Archive for January, 2009

Sourdough Bread: A First Try

J. spent Winter break baking various kinds of bread with his Dad: English Muffin Bread, Julekage, Jewish Rye, and Sourdough. He came back to school with two delicious loaves to eat, as well as a jar of sourdough starter. So, on our first weekend back, we attempted to bake sourdough! The kitchen in my dorm is not exactly a cozy Winter nook– it’s gives more of a “public swimming pool” vibe, but we used it nonetheless.

We followed these directions, but I didn’t get photos of every step. Sorry!

The night before, J. added a cup of warm water and a cup of flour to the starter, and let it sit all night. This is called  “proofing the sponge,” which I think is hilarious. I wonder if our great-great-grandmothers used that term when they made bread, or if it was invented by bread connoisseurs. 

In the morning we added 4 teaspoons of sugar, 2 teaspoons of salt, and 2 tablespoons of olive oil to the starter, and began to add flour a half-cup at a time.

Sourdough starter plus half cup flour

Sourdough starter plus half cup flour

 

When the dough began to thicken, we stopped stirring and began to knead. For the record, I highly recommend this activity for anyone with stress-related anxiety. 

 

J. kneading

J. kneading

 

Me kneading

Me kneading

 

Although the recipe called for 3 cups of flour total, we ended up adding only around 2 cups before the dough began to get a little dry. 

 

The dough

The dough

 

Okay, here’s where we ran into trouble: We let the dough rise for several hours, except that it didn’t so much.. rise. Or, very little at least. I was in class during this time so I didn’t get a picture, but it was apparently only slightly larger than our dough. Perhaps we should have given it longer, but it was a busy day, so J. kneaded the dough and let it sit again. When we reconvened several hours later, it still had only risen slightly, but we put it in the oven along with a handful of water so that it would form a nice crust.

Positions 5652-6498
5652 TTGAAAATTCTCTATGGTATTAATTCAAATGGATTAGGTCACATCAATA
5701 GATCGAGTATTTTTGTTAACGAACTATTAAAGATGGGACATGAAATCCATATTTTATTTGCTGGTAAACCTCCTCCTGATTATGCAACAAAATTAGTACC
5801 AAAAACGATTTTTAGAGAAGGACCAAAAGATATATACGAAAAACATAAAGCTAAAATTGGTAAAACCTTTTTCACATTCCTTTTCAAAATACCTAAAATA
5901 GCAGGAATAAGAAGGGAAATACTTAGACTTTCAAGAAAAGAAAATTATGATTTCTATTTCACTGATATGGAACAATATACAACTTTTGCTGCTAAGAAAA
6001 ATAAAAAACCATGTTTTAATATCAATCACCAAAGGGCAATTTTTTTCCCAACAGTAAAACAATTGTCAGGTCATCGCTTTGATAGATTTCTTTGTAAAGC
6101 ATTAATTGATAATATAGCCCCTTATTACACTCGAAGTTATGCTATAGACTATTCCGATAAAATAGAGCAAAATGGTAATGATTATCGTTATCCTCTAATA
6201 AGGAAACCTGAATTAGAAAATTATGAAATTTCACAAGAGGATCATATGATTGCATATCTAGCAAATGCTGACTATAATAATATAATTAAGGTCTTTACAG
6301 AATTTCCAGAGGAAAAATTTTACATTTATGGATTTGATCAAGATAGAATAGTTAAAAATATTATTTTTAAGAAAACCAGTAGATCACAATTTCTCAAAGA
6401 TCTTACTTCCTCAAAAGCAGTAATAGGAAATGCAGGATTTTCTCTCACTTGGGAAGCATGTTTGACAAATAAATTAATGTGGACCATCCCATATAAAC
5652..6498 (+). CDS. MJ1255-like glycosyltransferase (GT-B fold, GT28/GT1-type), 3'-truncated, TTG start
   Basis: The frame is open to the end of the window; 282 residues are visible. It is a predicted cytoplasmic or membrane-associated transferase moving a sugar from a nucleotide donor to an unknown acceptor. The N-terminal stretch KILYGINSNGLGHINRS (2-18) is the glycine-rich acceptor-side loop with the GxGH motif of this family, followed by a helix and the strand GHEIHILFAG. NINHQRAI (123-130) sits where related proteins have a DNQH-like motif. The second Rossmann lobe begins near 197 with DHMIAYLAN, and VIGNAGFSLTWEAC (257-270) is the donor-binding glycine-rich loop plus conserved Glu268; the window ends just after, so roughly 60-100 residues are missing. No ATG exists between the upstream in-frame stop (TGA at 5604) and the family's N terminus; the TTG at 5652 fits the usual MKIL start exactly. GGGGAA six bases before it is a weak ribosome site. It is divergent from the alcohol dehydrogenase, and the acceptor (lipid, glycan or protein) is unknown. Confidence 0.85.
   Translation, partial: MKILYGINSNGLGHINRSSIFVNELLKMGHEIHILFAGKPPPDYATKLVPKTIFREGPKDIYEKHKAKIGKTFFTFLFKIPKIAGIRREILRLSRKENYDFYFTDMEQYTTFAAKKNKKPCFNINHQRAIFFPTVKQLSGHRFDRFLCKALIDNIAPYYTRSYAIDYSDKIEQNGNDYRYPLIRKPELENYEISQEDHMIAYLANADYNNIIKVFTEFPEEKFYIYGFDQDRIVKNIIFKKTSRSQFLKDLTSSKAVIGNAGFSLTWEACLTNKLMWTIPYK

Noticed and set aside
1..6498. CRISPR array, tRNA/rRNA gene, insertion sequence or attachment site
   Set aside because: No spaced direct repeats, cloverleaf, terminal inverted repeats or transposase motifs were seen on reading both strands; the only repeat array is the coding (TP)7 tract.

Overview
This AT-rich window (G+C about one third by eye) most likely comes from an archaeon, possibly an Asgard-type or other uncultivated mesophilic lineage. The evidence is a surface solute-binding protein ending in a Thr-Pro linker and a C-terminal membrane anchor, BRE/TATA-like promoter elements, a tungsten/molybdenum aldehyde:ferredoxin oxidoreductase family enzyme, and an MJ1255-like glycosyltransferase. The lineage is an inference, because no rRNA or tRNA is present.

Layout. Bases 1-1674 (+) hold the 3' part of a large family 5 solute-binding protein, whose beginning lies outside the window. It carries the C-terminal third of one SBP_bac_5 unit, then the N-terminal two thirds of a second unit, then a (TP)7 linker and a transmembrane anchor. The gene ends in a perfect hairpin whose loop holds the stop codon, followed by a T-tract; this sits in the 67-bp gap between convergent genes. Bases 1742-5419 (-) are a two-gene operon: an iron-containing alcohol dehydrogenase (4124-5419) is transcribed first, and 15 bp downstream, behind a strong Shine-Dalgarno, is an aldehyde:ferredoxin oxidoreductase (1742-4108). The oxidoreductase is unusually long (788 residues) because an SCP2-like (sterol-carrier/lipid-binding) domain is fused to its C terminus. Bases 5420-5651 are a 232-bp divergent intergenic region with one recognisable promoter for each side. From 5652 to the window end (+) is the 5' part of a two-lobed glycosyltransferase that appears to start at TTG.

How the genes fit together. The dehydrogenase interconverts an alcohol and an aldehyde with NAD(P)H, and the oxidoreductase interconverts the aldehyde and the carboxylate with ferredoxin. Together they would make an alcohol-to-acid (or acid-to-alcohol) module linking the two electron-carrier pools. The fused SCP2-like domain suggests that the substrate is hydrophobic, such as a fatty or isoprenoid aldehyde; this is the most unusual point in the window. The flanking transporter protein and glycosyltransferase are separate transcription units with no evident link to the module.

Our result? A very large, loaf-shaped sourdough bagel. It was actually quite delicious, especially a thick slice straight out of the oven and spread with butter. 

We have a few hypotheses for why the dough might not have risen: the kitchen was fairly cold (it is winter, after all), the olive oil could have lessened the rising process, or we may have simply not given it enough time to rise. Or, of course, sabotage. 

 

Here’s what we ended up with, photographed  attractively on my laptop.

Bread!

Bread!

 

Bread!

Bread!

 

So there it is: baking bread in college! I’m planning to try again with J. tomorrow, this time without the olive oil and giving it more time to rise. Mmm, delicious.

Little Good Things in Winter

 

Sunrise from my dorm window

Sunrise from my dorm window

 

Sometimes I think our natural instinct is to curl up and hibernate all winter. It makes sense, and to a certain extent, we are supposed to behave differently during the cold season. We gain weight to help provide some insulation, we feel sleepier because it’s darker, we spend free time curled up in our rooms instead of playing frisbee outside.

Back in November, the campus newspaper published an article on the high incidence of Seasonal Affective Disorder (SAD) among students, to try and warn us as winter was beginning to set in. It turns out that depression and anxiety are pretty widespread around here as soon as the leaves drop. In fact, I have a few friends who decided to study abroad because they didn’t feel they could survive another Ohio winter.

For the record, I don’t believe in SAD. I think there are too many medical “disorders” that try to diagnose perfectly natural (if not exactly healthy) behaviors. But I do believe that winter sets college students up for isolation and depression– especially on this campus. Somehow it’s easier to stay holed up in tall stone gothic architecture.

But it turns out that there are some beautiful things in winter: little pick-me-ups, like pink-peach sunrises from my bedroom window which make it a little bit easier to get up for my early class. Stuff like this keeps me from going all Jack Nicholson in The Shining on my classmates.

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